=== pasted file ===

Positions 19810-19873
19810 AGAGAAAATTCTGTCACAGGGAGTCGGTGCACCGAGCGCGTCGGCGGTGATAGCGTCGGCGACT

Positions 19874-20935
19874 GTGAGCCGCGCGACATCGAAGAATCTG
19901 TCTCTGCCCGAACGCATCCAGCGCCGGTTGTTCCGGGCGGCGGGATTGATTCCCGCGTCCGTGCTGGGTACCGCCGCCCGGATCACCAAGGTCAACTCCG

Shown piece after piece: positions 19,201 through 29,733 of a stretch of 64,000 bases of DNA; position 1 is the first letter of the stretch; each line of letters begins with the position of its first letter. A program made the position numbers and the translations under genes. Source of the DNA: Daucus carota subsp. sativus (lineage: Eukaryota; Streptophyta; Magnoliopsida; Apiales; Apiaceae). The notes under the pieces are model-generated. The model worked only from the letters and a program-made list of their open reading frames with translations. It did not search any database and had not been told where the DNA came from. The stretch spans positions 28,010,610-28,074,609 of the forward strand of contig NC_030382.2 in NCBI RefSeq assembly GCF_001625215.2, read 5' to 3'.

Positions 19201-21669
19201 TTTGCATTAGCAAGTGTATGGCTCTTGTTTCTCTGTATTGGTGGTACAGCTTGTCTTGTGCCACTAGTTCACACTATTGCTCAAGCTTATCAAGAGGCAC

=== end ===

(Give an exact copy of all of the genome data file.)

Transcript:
Positions 19810-19873
19810 AGAGAAAATTCTGTCACAGGGAGTCGGTGCACCGAGCGCGTCGGCGGTGATAGCGTCGGCGACT

Positions 19874-20935
19874 GTGAGCCGCGCGACATCGAAGAATCTG
19901 TCTCTGCCCGAACGCATCCAGCGCCGGTTGTTCCGGGCGGCGGGATTGATTCCCGCGTCCGTGCTGGGTACCGCCGCCCGGATCACCAAGGTCAACTCCG

Shown piece after piece: positions 19,201 through 29,733 of a stretch of 64,000 bases of DNA; position 1 is the first letter of the stretch; each line of letters begins with the position of its first letter. A program made the position numbers and the translations under genes. Source of the DNA: Daucus carota subsp. sativus (lineage: Eukaryota; Streptophyta; Magnoliopsida; Apiales; Apiaceae). The notes under the pieces are model-generated. The model worked only from the letters and a program-made list of their open reading frames with translations. It did not search any database and had not been told where the DNA came from. The stretch spans positions 28,010,610-28,074,609 of the forward strand of contig NC_030382.2 in NCBI RefSeq assembly GCF_001625215.2, read 5' to 3'.

Positions 19201-21669
19201 TTTGCATTAGCAAGTGTATGGCTCTTGTTTCTCTGTATTGGTGGTACAGCTTGTCTTGTGCCACTAGTTCACACTATTGCTCAAGCTTATCAAGAGGCAC